Thirdly, based on my own research into the lived experience of inequality, I argue that a more holistic view of economic inequality as the distribution of net economic benefits provides deeper insights into the losses experienced by many households. For example, many households have maintained their income, but only through working longer hours and having less time for parenting or care duties, while also seeing their public services decline and (in many cases) taking on debt. President Trump, while campaigning, spoke about the 'forgotten men and women of America', and although Marine Le Pen lost the second round of the French Presidential election, the two areas where she polled over half the vote were in the ex-industrial north. There is systematic evidence that shows populist movements have sought to expand their electoral appeal by mobilising along some of the socio-economic divide.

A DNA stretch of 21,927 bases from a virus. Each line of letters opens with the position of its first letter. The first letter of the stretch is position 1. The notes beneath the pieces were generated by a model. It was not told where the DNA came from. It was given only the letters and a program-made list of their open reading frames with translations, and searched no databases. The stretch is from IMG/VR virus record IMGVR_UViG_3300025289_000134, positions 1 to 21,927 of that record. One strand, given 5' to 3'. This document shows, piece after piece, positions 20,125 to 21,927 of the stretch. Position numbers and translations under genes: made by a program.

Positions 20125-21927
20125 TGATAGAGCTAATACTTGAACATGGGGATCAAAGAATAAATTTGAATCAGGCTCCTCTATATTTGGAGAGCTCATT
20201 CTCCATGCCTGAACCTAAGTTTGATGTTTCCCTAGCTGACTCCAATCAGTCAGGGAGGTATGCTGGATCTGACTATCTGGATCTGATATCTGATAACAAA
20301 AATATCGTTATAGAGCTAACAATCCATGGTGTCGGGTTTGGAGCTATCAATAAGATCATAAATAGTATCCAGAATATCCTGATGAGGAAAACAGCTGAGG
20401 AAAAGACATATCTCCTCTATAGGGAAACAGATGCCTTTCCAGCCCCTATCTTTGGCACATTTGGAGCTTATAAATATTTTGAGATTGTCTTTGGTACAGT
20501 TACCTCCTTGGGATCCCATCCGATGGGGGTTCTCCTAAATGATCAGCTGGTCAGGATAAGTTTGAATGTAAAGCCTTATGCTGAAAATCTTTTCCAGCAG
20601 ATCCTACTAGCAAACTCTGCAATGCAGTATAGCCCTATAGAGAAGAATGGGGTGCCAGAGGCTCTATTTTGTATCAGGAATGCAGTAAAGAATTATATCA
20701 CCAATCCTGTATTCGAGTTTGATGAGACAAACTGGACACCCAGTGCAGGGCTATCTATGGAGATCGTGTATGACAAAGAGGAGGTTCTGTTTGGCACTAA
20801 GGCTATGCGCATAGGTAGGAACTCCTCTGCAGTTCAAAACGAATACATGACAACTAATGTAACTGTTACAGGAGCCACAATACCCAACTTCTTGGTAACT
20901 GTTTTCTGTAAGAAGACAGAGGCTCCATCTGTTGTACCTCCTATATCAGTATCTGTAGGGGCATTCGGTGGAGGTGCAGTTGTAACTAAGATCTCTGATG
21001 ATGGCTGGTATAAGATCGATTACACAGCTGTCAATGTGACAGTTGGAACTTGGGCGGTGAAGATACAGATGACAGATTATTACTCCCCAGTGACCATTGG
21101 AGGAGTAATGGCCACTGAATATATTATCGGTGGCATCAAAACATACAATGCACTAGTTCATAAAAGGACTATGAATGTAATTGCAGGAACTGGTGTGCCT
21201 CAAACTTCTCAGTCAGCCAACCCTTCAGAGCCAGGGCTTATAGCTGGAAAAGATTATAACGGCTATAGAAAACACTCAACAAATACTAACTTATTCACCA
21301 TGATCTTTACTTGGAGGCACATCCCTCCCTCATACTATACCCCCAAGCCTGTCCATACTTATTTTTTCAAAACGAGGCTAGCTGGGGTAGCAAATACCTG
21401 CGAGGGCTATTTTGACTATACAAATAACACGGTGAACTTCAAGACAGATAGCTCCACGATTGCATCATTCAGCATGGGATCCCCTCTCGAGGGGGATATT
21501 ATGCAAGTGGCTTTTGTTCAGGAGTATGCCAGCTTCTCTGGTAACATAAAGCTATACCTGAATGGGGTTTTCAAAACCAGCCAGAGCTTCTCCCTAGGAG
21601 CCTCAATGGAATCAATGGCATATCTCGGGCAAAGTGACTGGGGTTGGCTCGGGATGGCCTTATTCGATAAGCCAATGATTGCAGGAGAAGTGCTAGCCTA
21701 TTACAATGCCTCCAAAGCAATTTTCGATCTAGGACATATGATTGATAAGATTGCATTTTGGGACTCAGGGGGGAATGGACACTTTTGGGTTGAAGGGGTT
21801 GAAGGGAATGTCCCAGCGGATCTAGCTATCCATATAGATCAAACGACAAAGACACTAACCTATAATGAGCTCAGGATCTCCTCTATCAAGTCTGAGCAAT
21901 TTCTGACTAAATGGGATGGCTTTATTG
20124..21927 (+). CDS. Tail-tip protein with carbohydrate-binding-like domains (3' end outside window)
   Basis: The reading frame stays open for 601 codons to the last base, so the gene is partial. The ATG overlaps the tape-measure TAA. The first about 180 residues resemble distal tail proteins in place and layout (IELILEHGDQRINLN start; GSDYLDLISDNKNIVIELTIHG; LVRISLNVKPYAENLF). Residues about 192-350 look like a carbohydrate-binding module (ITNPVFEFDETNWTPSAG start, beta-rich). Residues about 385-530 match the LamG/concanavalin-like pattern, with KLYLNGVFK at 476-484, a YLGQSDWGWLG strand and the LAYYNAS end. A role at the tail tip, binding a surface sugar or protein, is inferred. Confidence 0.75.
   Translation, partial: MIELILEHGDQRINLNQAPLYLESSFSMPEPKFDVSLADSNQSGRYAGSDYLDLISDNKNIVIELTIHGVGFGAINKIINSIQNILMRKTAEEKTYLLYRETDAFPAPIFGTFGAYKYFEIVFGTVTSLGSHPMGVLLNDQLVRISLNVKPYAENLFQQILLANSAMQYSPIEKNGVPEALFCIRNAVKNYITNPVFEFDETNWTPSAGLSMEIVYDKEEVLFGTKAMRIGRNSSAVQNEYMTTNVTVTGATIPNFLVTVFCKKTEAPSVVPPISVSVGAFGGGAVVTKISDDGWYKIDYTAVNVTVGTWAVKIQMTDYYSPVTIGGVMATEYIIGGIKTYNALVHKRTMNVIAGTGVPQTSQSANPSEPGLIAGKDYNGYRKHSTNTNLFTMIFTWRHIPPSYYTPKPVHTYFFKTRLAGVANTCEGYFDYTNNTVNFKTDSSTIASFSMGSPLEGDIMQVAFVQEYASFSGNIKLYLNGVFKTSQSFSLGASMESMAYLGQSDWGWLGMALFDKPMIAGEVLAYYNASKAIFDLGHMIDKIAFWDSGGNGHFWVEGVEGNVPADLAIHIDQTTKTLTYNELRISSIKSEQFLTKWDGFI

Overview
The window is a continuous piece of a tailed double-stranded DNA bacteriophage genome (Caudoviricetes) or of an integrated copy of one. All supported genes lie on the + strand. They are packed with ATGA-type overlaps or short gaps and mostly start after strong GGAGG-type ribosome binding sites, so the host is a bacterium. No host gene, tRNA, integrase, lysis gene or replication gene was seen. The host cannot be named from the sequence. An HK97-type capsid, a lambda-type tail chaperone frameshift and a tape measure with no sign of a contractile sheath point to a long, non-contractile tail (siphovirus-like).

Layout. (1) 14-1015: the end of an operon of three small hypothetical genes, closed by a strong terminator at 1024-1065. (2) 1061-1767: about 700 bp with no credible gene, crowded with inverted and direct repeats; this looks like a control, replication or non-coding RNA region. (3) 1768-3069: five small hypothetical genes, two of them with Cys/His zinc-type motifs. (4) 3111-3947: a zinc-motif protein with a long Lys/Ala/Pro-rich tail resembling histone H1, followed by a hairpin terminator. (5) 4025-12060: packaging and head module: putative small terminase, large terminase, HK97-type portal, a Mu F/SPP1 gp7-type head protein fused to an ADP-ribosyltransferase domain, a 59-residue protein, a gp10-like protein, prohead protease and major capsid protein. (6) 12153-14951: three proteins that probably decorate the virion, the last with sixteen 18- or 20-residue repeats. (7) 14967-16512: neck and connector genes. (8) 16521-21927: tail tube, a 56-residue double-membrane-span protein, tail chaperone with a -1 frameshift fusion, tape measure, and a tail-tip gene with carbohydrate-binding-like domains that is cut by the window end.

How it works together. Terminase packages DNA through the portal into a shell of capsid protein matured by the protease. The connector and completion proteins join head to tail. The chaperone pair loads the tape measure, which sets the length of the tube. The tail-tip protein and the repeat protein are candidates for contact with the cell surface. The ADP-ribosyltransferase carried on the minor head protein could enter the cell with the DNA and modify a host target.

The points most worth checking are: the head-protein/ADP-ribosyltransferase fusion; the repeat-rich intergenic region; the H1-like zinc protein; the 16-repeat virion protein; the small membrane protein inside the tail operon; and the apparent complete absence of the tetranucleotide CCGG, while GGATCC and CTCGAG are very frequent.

However, nativists are not usually concerned with economic inequality per se, but with lost prosperity among certain 'native' groups. For example, nativists will argue for state intervention in the economy or stronger welfare for natives, while also arguing for the withdrawal of benefits from 'others'. Changes in the economy have brought with them many social and cultural changes. Most West European economies now have large populations of migrant workers, which may bring with them different religion or ethnicity. Populist nativists argue that lost econoimc prosperity could be restored if jobs and other economic benefits were taken from 'others' and given to 'natives'. Nativists also often engage in 'welfare chauvinism', which is to claim that 'others' unfairly or disproportionately benefit from welfare.